units

LAW4532E

Faculty of Law

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Monash University Handbook 2011 Undergraduate - Unit

6 points, SCA Band 3, 0.125 EFTSL

Refer to the specific census and withdrawal dates for the semester(s) in which this unit is offered.

LevelUndergraduate
FacultyFaculty of Law
OfferedPrato Trimester 2 2011 (Day)

Synopsis

Climate change has been described as the defining legal and policy challenge of the 21st century. This unit provides an introduction to the international legal response to this challenge. It examines critically the emergence of climate change as a public policy problem, the relationship between climate science and climate policy, and the negotiation, content and implementation of international legal instruments related to climate change. It will not consider national, subnational or non-governmental approaches to climate change. Topics to be addressed include:

  • the causes and impacts of, and trends in, global climate change;
  • the problem of scientific uncertainty and its implications for international climate change law;
  • the main options for and obstacles to mitigation of and adaptation to climate change, and the relationship between mitigation and adaptation;
  • the international politics of climate change, including the differing positions, interests and priorities of developed and developing states and the special challenges facing particularly vulnerable states and communities;
  • the negotiation, content and implementation of the United Nations Framework Convention on Climate Change and the Kyoto Protocol, including Joint Implementation, the Clean Development Mechanism, international emissions trading, financial assistance and technology transfer;
  • key issues and developments in the negotiation and implementation of a post-Kyoto international climate change agreement;
  • the role and meaning of the concepts of state sovereignty, common concern of humankind, sustainable development, common but differentiated responsibilities, intra- and inter-generational equity, the precautionary principle, and climate justice in the international climate change legal regime;
  • key issues, options, proposals and rules surrounding the incorporation of land use and forestry into the international climate change regime, including Reduced Emissions from Deforestation and forest Degradation (REDD);
  • compliance, enforcement and dispute settlement in the international climate change regime;
  • interactions between the international climate change regime and international regimes related to ozone depletion, biodiversity, law of the sea, human rights, and international trade; and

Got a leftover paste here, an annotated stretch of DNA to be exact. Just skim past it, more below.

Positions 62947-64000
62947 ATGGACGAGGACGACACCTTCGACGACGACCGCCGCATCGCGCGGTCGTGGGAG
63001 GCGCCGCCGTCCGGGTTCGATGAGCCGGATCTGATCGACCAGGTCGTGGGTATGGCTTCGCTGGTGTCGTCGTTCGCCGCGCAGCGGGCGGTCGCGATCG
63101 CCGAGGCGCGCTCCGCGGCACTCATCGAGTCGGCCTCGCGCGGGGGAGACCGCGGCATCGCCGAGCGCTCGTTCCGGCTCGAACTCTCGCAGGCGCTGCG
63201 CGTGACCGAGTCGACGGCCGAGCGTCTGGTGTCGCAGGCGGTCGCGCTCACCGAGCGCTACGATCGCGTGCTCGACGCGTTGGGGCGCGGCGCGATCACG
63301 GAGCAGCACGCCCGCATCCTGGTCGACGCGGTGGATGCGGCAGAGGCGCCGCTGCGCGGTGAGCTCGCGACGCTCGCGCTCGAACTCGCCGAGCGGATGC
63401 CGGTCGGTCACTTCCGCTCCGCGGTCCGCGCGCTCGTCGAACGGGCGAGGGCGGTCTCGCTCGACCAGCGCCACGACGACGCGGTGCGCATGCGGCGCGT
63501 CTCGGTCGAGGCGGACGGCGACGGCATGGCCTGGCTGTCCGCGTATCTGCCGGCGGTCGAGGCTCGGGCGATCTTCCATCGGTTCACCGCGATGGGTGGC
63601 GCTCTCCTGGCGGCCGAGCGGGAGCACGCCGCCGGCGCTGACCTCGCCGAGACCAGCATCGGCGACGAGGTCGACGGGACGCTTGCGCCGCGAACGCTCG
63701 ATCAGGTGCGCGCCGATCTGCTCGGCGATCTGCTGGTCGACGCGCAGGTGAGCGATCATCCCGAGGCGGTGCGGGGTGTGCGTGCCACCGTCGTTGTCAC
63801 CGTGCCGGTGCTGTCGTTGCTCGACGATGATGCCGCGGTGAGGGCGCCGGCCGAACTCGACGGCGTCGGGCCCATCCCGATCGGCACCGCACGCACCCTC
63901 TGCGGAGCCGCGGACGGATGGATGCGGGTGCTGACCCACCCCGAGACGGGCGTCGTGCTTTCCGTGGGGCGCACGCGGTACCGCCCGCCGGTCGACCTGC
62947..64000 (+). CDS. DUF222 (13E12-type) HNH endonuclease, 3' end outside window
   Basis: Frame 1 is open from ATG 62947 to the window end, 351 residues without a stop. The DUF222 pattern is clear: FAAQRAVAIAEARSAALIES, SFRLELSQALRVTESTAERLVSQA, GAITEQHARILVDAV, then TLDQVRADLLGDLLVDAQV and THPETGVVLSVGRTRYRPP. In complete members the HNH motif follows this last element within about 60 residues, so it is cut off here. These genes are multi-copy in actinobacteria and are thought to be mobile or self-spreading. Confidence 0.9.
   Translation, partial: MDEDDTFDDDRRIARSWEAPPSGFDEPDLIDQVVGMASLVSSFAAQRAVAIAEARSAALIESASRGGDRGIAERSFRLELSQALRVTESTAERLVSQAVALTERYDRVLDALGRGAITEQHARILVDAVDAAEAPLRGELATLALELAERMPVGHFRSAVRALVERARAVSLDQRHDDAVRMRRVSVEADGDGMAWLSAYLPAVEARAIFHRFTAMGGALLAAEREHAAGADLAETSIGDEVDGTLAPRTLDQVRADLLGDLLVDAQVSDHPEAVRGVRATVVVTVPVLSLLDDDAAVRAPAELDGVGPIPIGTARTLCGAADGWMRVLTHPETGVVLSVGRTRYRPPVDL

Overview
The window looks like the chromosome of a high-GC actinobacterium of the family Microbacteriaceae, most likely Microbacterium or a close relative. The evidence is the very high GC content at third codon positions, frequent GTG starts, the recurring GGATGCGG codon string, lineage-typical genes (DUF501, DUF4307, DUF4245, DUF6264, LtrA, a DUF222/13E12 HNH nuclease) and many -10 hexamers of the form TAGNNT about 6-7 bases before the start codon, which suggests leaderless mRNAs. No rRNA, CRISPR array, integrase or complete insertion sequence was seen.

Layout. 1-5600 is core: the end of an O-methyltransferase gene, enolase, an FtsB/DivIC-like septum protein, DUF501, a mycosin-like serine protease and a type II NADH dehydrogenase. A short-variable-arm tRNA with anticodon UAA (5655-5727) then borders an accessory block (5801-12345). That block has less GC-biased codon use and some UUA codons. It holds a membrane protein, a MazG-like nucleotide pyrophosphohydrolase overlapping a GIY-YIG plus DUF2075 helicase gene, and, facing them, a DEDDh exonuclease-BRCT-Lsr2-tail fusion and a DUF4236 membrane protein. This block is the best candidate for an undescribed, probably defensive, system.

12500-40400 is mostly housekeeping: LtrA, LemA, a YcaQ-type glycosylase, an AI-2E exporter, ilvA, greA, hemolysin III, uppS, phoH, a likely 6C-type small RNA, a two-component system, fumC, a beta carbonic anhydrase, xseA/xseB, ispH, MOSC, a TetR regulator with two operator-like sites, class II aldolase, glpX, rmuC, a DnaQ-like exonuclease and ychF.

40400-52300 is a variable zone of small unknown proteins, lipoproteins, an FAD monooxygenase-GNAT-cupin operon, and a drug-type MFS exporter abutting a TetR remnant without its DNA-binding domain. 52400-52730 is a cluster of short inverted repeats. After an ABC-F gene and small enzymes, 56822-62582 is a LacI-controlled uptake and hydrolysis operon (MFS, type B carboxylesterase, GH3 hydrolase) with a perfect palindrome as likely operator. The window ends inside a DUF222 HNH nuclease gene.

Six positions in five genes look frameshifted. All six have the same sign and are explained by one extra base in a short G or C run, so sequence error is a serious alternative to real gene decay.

• options and prospects for a transition to a carbon-free or low-carbon future.

Objectives

By the end of the unit, students should be able to:

  • identify the causes and impacts of, and trends in, global climate change;
  • identify and evaluate critically the main options for and obstacles to mitigation of and adaptation to climate change, and the relationship between mitigation and adaptation;
  • discuss critically the international politics of climate change, including the differing positions, interests and priorities of developed and developing states and the special challenges facing particularly vulnerable states and communities;
  • interpret, apply and evaluate critically the main features of the United Nations Framework Convention on Climate Change and the Kyoto Protocol;
  • discuss critically the key issues in the negotiation and implementation of a post-Kyoto international climate change agreement, and evaluate critically the main features of any such agreement;
  • explain the concepts of state sovereignty, common concern of humankind, sustainable development, common but differentiated responsibilities, intra- and inter-generational equity, the precautionary principle, climate justice, compliance and enforcement, and apply them to the problem of climate change;
  • explain the major interactions between the international climate change regime and international regimes related to ozone depletion, biodiversity, law of the sea, human rights, and international trade;
  • evaluate critically the options and prospects for a transition to a carbon-free or low-carbon future; and
  • generate new ideas and options by preparing for and participating in role-playing simulations of international climate change negotiations.

Assessment

Evaluation will be by a variety of methods. A substantial portion of the assessment will be based on group work for which each member of a group receives the same mark. Participation: 10%, group assignment (1000 words): 20%; role-playing negotiation exercise (conducted in 3 parts): Part 1: 10%, Part 2: 10%, Part 3: 10%; final exam (2 hours, closed book): 40%

Chief examiner(s)

Dr Heli Askola

Contact hours

Students will be required to attend 36 hours of seminars, and undertake approximately an additional 108 hours of private study, including reading, class preparation, assignment preparation and exam revision time over the duration of the course.